Total Babe is a songwriting duo from Atlanta, GA. Their song “Prayer” off their forthcoming self-titled EP is an earnest and unflinching portrait of family. The song is driven by Emily Backus’ yearning banjo and plainspoken lyrics with Meg Brooks’ warm harmonies. At its heart “Prayer” is a confession of doubt rendered into celebration. Backus’ narrative captivates as it castigates, and ends with a final declaration that: “beauty lies not up above / but in these roads we pave”. Backus and Brooks joined me for a brief chat about co-writing, family, and the importance of punnery.
You can listen to “Prayer” here.
SC: I love how this song begins with a rumination on family dynamics and ends with a self-assessment of faith. How do you view these two themes working together in the song?
EB: My family went to church together every week for the first 15 years of my life. One of the first symptoms I noticed of my parents’ failing marriage was that my father started staying home on Sundays. When my dad got remarried, he tried to get his union to my mother annulled in the Catholic Church, which, naturally did not go over particularly well with the protestant daughters who were the product of that thirty-year marriage. The whole mess of hurt and grief from losing my conception of earthly and heavenly fathers has been swirled together in every song since.
MB: I am always pleasantly stunned by Emily’s writing for many reasons, not the least of which is that she has an uncanny tendency to take the words right out of my brain. My parents split up a few years ago, and the first time I heard “Prayer” it felt like the song I needed but hadn’t figured out how to write yet. One of my favorite things about the writing is the juxtaposition of the chaos and confusion of a family being dissolved, that feeling of the familiar becoming unrecognizable, with this refrain of naming the things that will not change, that are still identifiable: “blood is blood / kin is kin,” “man is man / lies are lies,” etc. It’s a thread of subtle reassurance in what is ultimately, I think, a pretty hopeful song.
SC: Can you tell me about these lyrics “I will worship open skies / But not your holy son”—and how they relate to the title “Prayer”?
EB: I loved church camp as a kid and have held onto that peaceful reverence in nature even as I’ve left the fold. I miss feeling right and centered in the way I did as a religious person. I carried this song around with me during a really tough year and it filled up the space that scripture and prayer left empty. (That second line may be subconscious nod to the weird pain of seeing my dad connect more with his stepson than he ever did with his daughters. No shade to my step-brother, who is a very cool and nice person!)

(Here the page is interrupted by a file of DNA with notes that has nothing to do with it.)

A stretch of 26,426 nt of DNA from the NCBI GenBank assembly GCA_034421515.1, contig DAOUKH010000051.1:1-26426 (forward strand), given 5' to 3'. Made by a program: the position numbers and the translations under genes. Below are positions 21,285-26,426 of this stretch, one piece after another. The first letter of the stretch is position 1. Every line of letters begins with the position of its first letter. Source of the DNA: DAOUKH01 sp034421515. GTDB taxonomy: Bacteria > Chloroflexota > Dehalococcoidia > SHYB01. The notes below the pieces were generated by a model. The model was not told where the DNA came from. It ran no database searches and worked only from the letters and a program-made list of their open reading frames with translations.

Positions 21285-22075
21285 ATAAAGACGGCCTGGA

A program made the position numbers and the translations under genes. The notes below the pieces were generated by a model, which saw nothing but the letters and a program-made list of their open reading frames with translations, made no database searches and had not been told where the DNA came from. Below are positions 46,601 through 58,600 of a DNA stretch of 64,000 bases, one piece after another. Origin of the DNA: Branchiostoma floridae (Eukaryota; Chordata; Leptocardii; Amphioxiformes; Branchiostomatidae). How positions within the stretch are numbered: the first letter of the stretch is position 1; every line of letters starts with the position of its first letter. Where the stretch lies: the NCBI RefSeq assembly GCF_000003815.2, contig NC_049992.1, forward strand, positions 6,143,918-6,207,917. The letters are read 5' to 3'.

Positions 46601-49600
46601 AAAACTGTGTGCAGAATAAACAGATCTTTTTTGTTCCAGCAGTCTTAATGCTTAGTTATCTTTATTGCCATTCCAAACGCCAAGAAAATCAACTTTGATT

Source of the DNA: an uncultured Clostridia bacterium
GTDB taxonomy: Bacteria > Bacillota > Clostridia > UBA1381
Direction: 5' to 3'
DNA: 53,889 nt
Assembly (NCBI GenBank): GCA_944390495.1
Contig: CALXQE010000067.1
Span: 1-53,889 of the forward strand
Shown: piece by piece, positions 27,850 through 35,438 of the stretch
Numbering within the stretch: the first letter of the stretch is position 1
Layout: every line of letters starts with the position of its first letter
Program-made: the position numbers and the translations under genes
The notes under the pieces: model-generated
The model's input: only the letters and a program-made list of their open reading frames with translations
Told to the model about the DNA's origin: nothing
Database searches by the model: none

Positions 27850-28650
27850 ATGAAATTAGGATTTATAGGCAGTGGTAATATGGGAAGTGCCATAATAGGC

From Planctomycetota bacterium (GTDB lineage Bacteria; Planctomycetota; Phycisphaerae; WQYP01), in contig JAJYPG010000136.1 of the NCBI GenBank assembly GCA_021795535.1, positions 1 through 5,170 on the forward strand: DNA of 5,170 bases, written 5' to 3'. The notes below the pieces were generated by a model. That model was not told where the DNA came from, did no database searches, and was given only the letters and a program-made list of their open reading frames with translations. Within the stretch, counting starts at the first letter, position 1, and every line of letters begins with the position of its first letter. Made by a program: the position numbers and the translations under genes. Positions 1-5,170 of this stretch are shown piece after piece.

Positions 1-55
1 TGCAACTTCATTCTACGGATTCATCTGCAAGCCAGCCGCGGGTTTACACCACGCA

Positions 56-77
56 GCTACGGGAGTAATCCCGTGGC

MB: I’m just a sucker for a well-constructed pun.
SC: You are both strong songwriters. What’s your writing process like? Do you write together? Do you bring songs to each other? And individually; do you write on a schedule? Or do you wait for inspiration?
EB: I don’t co-write but I lean on my bandmates as editors and arrangers. Meg has given new life to tunes that I could never quite figure out. My writing process is mostly in my head. By the time I sit down and make something proper, it’s been brewing in my brain for a bit.
MB: The words always happen first for me, but they come from all kinds of places. I’m working on a song now that was inspired by a Rita Dove poem about a Greek myth, but more often I’ll just get a phrase stuck in my head and let it roll around for awhile. I have a little notebook full of bits and pieces and I sort of wait and see if they assemble themselves into something cohesive. Playing with Emily has really expanded my conception of melody and tonality, and made me want to challenge myself to take more risks with my writing.
SC: How does your community of songwriters inspire you?
MB: The process of making the EP has made me hyper-aware and endlessly grateful for the amazing group of artists I am lucky enough to call friends. Some of those people are musicians and songwriters who helped us arrange and record and produce, some are photographers and visual artists who helped make it (and us) look good. All of them are people who put their time and love and tenacity into contributing beautiful things to a world sorely in need of beauty, and boy howdy if that doesn’t make me want to sing!
The Sound Connector is an online magazine for songwriters. We feature songwriting challenges, monthly interviews, and the opportunity to discover new songwriters. We are interested in all things related to the craft of songwriting.
Do you want to be featured on The Sound Connector? Send us your songs!